It is rare for an art book to combine history, theory, and practice in one volume, but this book really delivers.
Painting inanimate objects under controlled conditions has always served as a laboratory for artists to study the behavior of light and form. As a laboratory of learning for art students, still life setups are a regular part of atelier practice. Students arrange objects under fixed lights and capture as perfect an illusion as possible.
After an introduction that tells his personal story, Casey shares his knowledge about oil painting in a series of clear-headed explanations, demonstrations, and exercises. The book covers materials for drawing and painting, principles of composition, light and shadow, drawing procedure, color theory, modeling of form, and paint technique.
It ends with a practical step-by-step guide that walks you through all the decisions you’ll need to make as you execute a painting from start to finish. The coverage would be helpful for any artist, beginner or advanced, and whether or not they specialize in still life.
James Gurney, Gurney Journey
When another still life book arrived, I was convinced it would be just another book to review, which is about the same as any other. But, once I dug in, I discovered it was anything but just another book. The Art of the Still Life, A Contemporary Guide to Classical Techniques, Composition, and Painting in Oil, by Todd Casey is an extraordinary painting technique book unlike any I’ve seen before.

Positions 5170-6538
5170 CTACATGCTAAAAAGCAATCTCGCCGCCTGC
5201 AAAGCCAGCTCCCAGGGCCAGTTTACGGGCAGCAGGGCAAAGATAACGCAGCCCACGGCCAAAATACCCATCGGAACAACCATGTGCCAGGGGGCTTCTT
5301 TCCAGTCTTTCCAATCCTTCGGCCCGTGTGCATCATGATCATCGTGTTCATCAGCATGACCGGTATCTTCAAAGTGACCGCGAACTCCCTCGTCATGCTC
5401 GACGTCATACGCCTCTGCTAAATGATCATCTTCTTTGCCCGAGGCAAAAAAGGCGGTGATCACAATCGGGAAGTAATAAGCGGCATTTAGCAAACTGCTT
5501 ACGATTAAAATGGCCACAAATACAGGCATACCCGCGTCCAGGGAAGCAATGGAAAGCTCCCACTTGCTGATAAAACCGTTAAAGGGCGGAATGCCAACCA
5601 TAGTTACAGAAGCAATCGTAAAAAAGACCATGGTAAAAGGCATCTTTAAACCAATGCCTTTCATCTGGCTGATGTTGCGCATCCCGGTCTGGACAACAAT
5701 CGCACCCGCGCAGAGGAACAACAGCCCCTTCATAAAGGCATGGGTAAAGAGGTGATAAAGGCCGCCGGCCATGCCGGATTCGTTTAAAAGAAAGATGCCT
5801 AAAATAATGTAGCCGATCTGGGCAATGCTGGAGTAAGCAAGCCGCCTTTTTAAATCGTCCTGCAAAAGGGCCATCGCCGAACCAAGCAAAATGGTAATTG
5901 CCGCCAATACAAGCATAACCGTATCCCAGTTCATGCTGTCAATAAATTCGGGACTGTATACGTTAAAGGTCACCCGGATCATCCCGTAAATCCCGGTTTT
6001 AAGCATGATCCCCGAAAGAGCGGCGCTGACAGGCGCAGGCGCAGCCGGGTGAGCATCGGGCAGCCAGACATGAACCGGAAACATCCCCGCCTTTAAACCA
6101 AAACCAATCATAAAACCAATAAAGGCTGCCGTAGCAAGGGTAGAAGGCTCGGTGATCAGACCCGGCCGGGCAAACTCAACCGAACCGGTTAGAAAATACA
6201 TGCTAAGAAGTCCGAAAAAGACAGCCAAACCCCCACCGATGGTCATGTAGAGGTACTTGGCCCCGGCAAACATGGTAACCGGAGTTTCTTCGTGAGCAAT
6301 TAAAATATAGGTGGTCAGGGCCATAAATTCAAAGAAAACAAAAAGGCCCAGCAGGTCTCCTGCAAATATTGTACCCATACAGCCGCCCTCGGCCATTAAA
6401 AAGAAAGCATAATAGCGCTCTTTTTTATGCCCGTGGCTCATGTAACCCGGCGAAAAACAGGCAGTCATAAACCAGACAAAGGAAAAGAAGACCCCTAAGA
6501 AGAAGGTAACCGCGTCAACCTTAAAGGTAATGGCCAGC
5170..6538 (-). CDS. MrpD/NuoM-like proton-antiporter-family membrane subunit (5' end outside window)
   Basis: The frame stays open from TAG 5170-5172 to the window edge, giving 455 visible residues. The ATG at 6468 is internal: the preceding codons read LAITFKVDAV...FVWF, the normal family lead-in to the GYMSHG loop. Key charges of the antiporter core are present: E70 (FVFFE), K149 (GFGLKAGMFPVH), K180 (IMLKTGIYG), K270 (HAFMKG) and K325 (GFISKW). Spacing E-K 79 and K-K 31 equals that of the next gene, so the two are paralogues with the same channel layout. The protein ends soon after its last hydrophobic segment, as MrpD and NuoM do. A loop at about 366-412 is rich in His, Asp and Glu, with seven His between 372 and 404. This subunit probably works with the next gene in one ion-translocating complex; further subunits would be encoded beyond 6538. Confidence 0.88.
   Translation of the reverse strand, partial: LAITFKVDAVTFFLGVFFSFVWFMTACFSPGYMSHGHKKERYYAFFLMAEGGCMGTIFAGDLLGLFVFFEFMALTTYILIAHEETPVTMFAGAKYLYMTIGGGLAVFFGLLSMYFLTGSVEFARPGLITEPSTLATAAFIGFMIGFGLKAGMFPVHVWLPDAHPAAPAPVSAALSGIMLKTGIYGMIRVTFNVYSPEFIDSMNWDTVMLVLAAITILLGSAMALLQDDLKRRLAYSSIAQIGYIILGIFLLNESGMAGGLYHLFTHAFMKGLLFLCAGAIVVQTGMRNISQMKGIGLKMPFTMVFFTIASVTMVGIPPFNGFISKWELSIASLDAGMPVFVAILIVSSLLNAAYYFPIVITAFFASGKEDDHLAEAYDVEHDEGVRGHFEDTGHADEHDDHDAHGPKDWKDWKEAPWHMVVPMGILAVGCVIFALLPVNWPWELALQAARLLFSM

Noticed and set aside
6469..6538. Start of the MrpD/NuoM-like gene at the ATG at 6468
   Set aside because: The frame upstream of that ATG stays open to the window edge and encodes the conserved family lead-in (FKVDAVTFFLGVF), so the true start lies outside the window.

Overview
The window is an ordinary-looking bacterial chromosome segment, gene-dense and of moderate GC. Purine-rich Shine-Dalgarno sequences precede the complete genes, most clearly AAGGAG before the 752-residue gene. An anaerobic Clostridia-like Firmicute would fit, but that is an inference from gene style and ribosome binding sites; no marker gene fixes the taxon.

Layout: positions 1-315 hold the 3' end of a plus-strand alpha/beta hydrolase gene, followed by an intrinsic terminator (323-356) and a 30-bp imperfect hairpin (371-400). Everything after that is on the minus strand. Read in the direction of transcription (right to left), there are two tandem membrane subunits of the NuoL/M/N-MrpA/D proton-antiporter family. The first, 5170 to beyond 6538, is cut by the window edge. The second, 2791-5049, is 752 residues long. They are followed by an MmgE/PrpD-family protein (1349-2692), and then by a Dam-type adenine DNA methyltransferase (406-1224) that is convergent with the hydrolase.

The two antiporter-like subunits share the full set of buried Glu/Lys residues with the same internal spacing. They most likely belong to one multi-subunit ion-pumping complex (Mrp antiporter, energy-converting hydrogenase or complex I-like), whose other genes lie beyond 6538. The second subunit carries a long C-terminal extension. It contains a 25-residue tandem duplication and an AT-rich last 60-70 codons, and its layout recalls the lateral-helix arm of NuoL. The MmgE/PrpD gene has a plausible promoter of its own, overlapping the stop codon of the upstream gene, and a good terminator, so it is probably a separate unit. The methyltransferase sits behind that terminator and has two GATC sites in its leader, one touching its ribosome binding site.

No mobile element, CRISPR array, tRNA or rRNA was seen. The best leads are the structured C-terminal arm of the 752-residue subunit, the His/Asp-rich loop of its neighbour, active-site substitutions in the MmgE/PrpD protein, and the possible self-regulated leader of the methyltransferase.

The coffee table book, 320 pages in all is filled with rich color reproductions of still life paintings through history, as well as paintings by contemporary still life artists. But the book is so much more. Not only does it outline technique, it provides technique on steroids, with amazing graphs, charts and illustrations which make things like lighting, light drop off, color, color temperature, form and so much more easy to grasp. Though I’ve been around the principles in my own life for the past couple of decades, I discovered concepts I never had seen or understood before. The book offers examples in lighting, examples of various forms of still life from common household objects, food, flowers, fish, game and birds, narrative themes, painting interiors, various backgrounds and more. Its chapters on light and another on composition are worth the price of the book alone, but there is so much more, with incredible information on color, on light planes and form, the science of painting and color, painting methods and more. And, the exercises and demonstrations are clear to understand and to follow.
The price tag of $40 is a bargain, I’d pay $150 or $200 for the content in this book. It is one of the finest examples of a painting instruction book I’ve experienced in my collection of over 500 art books.
B. Eric Rhoads, Publisher
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